Tuesday, May 21, 2013

Book Review: Once Upon a Prince

Oh! Oh! Oh! Will Avery win Colin's heart next?

Wait. That’s hopeful speculation about the next book, not a review of the first. I just finished reading Rachel Hauck’s new book, Once Upon a Prince, the first book in The Royal Wedding Series. I’m ready for Book 2. And since there are only so many actual, factual princes in this world, I think it’s kind of fun that Hauck is making up her own for her characters to marry. (The only time I had trouble suspending disbelief was in the few scenes where Hauck had her pretend people hobnobbing with real royalty. That kind of broke the fairy tale spell for me.)

The strengths of this book were the characters and the settings. St. Simon’s Island, Georgia, where our heroine, Susanna, and her family are from, is a real place—one I’ve enjoyed visiting and loved finding in a story. Prince Nathaniel is from Brighton, a fictional country somewhere near England. Nate and Susannah meet the day her boyfriend of 12 years breaks up with her. On vacation on St. Simon’s Island, Nate comes to Susannah’s rescue when she gets a flat tire. He chooses to keep his royal standing a secret.

Scattered throughout the book are thoughts on trusting God’s plan instead of always clinging to your own and believing that He knows what He’s doing when He places you somewhere you’re not sure you want to be. The dominant theme is total surrender to God’s Will and, perhaps, remaking that choice daily.

Fans of happily ever after will enjoy this story. I thank Zondervan for sending it through BookSneeze for this honest review.

Tuesday, May 14, 2013

Book Review: A Noble Groom

Jody Hedlund’s most recent novel opens with a woman finding her husband murdered only to be told by her community that she’ll have to marry again—just as soon as they can import a groom from their home country. At the same time, a baron’s son sits in his father’s dungeon in Germany praying he won’t be beheaded for a crime he didn’t commit.

And from this intense beginning, things only get worse.

Annalisa Werner is the ever popular widow whose land is being threatened by a powerful landowner. Carl Richards is the man who longs to be her hero, but finds himself restrained by his past. And Gretchen, my personal favorite, is the precious little girl who only wants a new daddy and to hear another story by the Brothers Grimm.

I’m looking forward to the next story by Jody Hedlund.

Hedlund’s equal strengths are her storytelling ability and historical presentation. I was especially fascinated by this particular setting in time because it sheds some light on why so many German people came to America in the mid-1800’s: the time my Bavarian ancestors came. I’d never thought to ask why, but now, maybe I know. And I learned through the perils of a fictional group of German settlers. Hedlund’s book provided a story to enjoy with a history lesson of personal significance. I’m happy to recommend it to you.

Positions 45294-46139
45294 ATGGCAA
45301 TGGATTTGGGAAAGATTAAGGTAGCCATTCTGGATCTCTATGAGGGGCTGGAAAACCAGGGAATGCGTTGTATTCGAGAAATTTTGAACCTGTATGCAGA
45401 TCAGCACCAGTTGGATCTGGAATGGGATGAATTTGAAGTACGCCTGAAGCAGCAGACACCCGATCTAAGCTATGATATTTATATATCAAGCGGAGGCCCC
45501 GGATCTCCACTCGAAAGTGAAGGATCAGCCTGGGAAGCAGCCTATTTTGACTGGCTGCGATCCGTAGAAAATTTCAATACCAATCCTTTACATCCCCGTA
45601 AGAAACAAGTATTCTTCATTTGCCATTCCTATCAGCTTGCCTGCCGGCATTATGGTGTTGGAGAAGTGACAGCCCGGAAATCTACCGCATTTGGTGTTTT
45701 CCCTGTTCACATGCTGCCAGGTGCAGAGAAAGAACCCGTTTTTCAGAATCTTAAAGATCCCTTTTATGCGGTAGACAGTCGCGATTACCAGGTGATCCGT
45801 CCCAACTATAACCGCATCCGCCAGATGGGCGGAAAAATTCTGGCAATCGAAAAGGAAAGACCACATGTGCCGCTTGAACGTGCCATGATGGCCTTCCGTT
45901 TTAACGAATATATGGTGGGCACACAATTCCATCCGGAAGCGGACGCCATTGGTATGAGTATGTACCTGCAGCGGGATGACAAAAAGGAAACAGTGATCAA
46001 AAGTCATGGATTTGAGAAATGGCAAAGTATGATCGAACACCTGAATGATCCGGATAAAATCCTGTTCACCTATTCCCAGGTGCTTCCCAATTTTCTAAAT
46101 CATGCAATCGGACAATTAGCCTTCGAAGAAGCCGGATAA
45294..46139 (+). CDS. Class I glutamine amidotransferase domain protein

Bethany House Publishers sent a complimentary copy of this book for my honest review.

Thursday, May 2, 2013

Book Review: The Winnowing Season

In Book 2 of Cindy Woodsmall’s Amish Vines and Orchards series, The Winnowing Season, everything is changing for Rhoda Byler as she, with the King family, attempts to start a new Amish settlement in Maine. This book is full of obstacles for this group of determined young people to overcome, obstacles that go far beyond those that naturally come with merging and relocating two businesses and the people involved in this. Rhoda must convince her superstitious and fearful church leaders that they can trust her and her brother’s family to go. Jacob must overcome the mysterious past that is catching up with him at the worst time ever. Samuel, out of loyalty to his brother, must keep a professional distance from Rhoda, denying his own feelings for her. All must work to get along with each other—and with the Englischers they now live among, people who are curious, but know little about the Amish or their ways. Hardest of all, Rhoda must make peace with her gift, the intuition and visions that she’d hoped to leave behind. Will her new community come to fear her as her old one did? Or will she learn to hear God’s voice in her gift and follow wherever He leads?

I enjoyed reading the second part of this on-going story and am now eagerly waiting for the conclusion to be released. I thank Waterbrook Multnomah Publishers for sending a complimentary copy for this honest review.